Instead, the officers accused him of faking the theft. The Vietnam veteran was now facing up to seven years in prison.

Schmidt was stunned, but he was even more upset when he found out who had turned him in.

Erie Insurance, one of the nation’s largest auto insurers, had not only provided the cops with evidence against its own loyal customer — it had actively worked with them to try to convict him of insurance fraud.

Erie had even paid part of the salary of the lead detective who knocked on Schmidt’s door that day, as well as that of the prosecutor who went on to charge him with felony insurance fraud. And it would also secretly cover the costs of an expert witness to testify against Schmidt in court.

Schmidt, a grandfather living on disability benefits from his war-related injuries, had no history of theft or fraud. But he found himself the target of an extraordinary alliance between private insurers and public law enforcement agencies — one that transforms routine claims into criminal evidence, premium-paying customers into suspects, and the justice system into a hired gun for a multibillion-dollar industry. It’s an arrangement essentially unheard of in other businesses, and one rife with potential conflicts of interest, as well as grave consequences for law-abiding customers.

“It made me really feel like the law is nothing but another racket,” said Schmidt, who said he had to sell many of his possessions to cover his mounting legal bills and stay out of prison.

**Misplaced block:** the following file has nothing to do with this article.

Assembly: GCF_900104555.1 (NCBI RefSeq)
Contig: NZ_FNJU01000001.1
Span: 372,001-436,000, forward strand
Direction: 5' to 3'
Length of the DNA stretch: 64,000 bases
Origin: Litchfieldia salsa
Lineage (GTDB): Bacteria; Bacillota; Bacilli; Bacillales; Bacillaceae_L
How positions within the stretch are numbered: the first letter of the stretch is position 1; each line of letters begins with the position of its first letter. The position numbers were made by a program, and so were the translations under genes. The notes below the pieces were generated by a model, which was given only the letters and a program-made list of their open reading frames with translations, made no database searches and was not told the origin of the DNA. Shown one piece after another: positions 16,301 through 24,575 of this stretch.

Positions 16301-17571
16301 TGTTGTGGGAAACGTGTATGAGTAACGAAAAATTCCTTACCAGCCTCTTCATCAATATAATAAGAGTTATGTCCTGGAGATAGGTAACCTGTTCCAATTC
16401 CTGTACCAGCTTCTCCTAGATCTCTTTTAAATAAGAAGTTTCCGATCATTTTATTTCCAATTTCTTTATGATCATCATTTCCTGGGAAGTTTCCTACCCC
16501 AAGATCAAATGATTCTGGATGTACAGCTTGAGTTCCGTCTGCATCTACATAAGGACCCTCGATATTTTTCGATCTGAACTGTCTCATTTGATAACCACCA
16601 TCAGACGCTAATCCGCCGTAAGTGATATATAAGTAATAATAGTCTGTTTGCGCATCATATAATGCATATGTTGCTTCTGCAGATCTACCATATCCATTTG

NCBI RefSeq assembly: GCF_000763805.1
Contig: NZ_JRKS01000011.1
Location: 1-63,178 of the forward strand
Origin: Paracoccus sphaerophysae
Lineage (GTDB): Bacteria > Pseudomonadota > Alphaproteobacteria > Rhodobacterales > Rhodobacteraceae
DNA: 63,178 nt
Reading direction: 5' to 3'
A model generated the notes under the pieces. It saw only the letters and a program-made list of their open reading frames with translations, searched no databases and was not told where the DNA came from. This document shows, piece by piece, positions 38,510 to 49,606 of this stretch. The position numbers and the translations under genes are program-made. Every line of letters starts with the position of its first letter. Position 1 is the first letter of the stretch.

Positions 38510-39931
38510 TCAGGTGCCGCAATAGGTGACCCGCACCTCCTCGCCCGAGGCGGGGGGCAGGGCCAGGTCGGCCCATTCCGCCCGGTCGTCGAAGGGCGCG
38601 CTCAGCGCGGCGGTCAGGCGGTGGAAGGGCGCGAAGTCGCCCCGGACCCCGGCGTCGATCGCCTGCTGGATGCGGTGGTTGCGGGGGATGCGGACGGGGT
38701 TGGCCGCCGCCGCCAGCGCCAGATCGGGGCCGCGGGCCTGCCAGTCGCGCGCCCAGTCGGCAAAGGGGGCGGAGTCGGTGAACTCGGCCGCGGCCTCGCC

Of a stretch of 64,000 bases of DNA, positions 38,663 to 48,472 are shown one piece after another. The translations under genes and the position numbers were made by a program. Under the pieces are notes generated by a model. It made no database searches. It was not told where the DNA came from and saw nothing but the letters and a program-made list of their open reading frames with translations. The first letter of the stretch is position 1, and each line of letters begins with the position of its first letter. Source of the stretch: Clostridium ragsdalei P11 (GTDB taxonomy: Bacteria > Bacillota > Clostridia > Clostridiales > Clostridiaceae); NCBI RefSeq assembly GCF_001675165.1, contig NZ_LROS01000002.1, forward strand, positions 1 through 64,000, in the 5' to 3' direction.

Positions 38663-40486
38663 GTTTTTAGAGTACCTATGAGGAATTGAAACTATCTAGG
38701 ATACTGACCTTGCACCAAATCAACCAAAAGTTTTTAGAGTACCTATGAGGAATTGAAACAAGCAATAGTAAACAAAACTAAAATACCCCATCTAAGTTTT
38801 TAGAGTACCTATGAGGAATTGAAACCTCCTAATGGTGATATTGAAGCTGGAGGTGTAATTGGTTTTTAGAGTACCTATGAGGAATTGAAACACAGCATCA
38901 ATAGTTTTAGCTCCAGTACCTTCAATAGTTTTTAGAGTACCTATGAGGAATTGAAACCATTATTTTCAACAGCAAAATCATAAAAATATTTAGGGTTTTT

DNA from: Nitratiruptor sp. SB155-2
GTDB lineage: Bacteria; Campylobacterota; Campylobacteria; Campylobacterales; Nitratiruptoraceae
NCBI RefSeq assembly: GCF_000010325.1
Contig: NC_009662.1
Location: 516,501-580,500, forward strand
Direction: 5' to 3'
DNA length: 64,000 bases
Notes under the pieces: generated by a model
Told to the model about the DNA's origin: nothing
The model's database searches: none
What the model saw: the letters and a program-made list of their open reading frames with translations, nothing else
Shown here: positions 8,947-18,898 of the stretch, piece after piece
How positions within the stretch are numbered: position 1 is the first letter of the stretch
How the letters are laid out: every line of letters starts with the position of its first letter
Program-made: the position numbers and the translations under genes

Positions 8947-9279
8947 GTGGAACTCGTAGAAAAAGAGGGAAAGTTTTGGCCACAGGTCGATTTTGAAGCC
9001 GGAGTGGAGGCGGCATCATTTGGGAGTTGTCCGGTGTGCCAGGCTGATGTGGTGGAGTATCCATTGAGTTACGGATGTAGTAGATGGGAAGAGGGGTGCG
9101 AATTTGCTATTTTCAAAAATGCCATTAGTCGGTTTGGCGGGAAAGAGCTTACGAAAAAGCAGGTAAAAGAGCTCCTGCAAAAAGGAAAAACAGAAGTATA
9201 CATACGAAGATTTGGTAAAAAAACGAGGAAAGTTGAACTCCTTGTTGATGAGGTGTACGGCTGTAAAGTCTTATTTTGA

A BuzzFeed News investigation has found that Erie, State Farm, Farmers, and other giant home and auto insurers around the country have co-opted law enforcement to intimidate and prosecute their own customers — tactics that can help companies boost their profits and avoid paying claims.

Insurance companies provide financial incentives to scores of police departments, prosecutors, and other public agencies to encourage them to focus on insurance fraud, a crime that has traditionally not been a priority for local law enforcement. In some cases, insurance giants even cover the salaries of dedicated prosecutors, detectives, and investigators whose caseloads consist primarily of referrals from those same companies.

The result is that dozens of premium-paying customers across the United States have faced jail for doing nothing more than filing insurance claims for damages to their property.

State Farm and Farmers Insurance both declined to comment on their companies’ fraud-fighting tactics.

David Rioux, vice president of special investigations for Erie Insurance, said only a small percentage of claims were flagged as potentially suspicious and that he wasn’t aware of any instances where the company had falsely accused someone of fraud. He declined to comment on specific cases, but said the company follows laws requiring it to report fraud to law enforcement and it’s up to those agencies to decide whether to bring criminal charges.

BuzzFeed News examined 27 cases around the country in which people were falsely charged with felonies based in whole or in part on evidence insurers provided to law enforcement. In Indiana, State Farm helped detectives craft an arrest warrant for a contractor who was charged with 14 felonies. All charges were ultimately dropped when the evidence turned out to be deeply misleading — but not before the insurance giant’s allegations had destroyed his business. In Georgia, a local prosecutor relied on lab tests provided by an insurer to charge a woman with arson, resulting in a three-year ordeal in which she ended up homeless, only to drop the charges when the test results proved unreliable. And in Wisconsin, a man spent nearly three years in prison based on now-discredited science used by an insurance investigator until his conviction was overturned.